NEWARK, N.J. – The Department of Justice’s Civil Rights Division and the U.S. Attorney’s Office for the District of New Jersey today announced that they believe the Cumberland County Jail failed to take measures to prevent inmate suicides and provide adequate mental health care.
The Department concluded that there is reasonable cause to believe that the facility failed to screen for or provide adequate mental health treatment to inmates at risk of self-harm and suicide, in violation of the Eighth and 14th Amendments of the Constitution. The Department alleged that inmates faced a heightened risk of self-harm and suicide due to the jail’s failure to provide medication-assisted treatment, where clinically indicated, to inmates experiencing unmedicated opiate withdrawal.
“The opioid epidemic continues to afflict communities across the country,” Acting U.S. Attorney Rachael A. Honig said. “By providing medication-assisted treatment to inmates experiencing opiate withdrawal, officials at jails and prisons can take significant steps to both combat that epidemic and protect the constitutional rights of incarcerated individuals. We have been encouraged by the cooperation of Cumberland County Jail officials throughout our investigation, and their stated commitment to ensure the safety and constitutional rights of their inmates. We look forward to continuing to work with them to resolve these significant concerns.”
“Our investigation revealed that Cumberland County fails to provide adequate mental health care to inmates at risk of self-harm and suicide,” Acting Assistant Attorney General for Civil Rights John B. Daukas said. “We look forward to working with County officials to ensure that the jail provides constitutionally adequate care, including medication-assisted treatment for inmates experiencing unmedicated opiate withdrawal, when appropriate.”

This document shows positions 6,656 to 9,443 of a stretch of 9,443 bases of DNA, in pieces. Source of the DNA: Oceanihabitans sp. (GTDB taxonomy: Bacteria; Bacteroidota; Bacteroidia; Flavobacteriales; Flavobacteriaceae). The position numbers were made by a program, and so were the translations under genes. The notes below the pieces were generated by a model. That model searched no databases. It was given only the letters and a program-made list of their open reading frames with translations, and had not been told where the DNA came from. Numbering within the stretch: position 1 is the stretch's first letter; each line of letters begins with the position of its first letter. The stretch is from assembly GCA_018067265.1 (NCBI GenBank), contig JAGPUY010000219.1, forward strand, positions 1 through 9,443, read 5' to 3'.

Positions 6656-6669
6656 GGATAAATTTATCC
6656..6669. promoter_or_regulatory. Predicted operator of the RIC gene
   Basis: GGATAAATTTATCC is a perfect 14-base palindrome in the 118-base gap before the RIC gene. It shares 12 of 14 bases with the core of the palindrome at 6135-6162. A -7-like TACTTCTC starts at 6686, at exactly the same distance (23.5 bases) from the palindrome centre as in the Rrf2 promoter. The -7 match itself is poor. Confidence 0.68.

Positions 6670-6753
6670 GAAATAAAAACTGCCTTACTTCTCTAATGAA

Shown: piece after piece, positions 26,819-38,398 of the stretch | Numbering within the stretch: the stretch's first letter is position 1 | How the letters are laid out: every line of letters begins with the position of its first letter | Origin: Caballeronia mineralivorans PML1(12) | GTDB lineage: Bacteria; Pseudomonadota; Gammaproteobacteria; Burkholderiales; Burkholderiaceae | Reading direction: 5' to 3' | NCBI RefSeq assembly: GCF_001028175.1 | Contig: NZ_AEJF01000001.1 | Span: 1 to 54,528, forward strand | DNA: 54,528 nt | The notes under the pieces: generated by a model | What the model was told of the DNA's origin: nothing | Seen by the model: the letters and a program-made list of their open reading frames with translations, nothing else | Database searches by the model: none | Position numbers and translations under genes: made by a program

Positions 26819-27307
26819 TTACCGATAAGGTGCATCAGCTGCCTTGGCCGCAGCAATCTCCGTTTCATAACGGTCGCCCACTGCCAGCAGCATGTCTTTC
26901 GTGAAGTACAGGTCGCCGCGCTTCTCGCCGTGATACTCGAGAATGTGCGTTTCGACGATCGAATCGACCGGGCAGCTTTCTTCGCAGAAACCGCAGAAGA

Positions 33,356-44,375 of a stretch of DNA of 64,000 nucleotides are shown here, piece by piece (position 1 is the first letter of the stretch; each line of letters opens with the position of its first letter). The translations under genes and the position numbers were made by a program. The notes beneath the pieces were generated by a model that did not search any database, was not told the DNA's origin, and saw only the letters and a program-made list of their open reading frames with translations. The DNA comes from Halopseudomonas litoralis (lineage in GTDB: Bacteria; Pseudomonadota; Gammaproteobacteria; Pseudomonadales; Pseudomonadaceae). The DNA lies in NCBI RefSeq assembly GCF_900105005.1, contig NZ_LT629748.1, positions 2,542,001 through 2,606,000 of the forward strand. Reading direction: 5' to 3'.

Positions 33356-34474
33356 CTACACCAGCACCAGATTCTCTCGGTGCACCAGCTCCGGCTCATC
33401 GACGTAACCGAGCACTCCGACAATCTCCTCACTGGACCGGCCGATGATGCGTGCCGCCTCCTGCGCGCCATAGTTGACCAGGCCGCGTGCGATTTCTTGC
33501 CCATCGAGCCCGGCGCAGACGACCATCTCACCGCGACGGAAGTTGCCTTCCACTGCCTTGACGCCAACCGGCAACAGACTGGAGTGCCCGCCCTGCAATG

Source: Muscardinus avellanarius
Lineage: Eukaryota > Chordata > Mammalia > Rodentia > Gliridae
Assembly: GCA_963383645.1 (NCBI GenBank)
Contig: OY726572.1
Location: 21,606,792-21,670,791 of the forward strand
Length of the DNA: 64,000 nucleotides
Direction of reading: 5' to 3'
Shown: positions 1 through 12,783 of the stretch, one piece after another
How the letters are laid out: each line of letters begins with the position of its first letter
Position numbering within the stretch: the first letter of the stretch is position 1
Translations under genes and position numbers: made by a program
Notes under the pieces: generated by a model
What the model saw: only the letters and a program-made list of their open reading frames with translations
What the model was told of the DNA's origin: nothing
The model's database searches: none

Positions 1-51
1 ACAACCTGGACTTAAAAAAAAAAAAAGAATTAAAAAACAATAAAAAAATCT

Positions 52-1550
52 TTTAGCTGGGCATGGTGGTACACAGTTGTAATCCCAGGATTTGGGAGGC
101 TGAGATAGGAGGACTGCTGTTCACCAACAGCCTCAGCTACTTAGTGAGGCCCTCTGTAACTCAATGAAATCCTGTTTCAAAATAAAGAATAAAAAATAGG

Although the Cumberland County Jail, located in Bridgeton, New Jersey, recently began providing medication-assisted treatment to inmates experiencing opiate withdrawal, the funding for such future treatment remains uncertain.
As required by the Civil Rights of Institutionalized Persons Act (CRIPA), the Department provided the facility with written notice of the supporting facts for these alleged violations and the minimum remedial measures necessary to address them.
The Civil Rights Division and the U.S. Attorney’s Office for District of New Jersey initiated the investigation in June 2018 under CRIPA, which authorizes the Department to take action to address a pattern or practice of deprivation of constitutional rights of individuals confined to state or local government-run correctional facilities.
Additional information about the Civil Rights Division of the Justice Department is available on its website at www.justice.gov/crt. Individuals who believe their civil rights may have been violated may file a complaint with the U.S Attorney’s Office at http://www.justice.gov/usao-nj/civil-rights-enforcement/complaint.
The government is represented by Assistant U.S. Attorney Michael E. Campion, Chief of the Civil Rights Unit; Assistant U.S. Attorney Kristin Vassallo, Deputy Chief of the Civil Division; Mary Bohan, Deputy Chief of the Civil Rights Division’s Special Litigation Section; Marlysha Myrthil, Senior Trial Attorney, Special Litigation Section; and Curtis Harris, Trial Attorney, Special Litigation Section.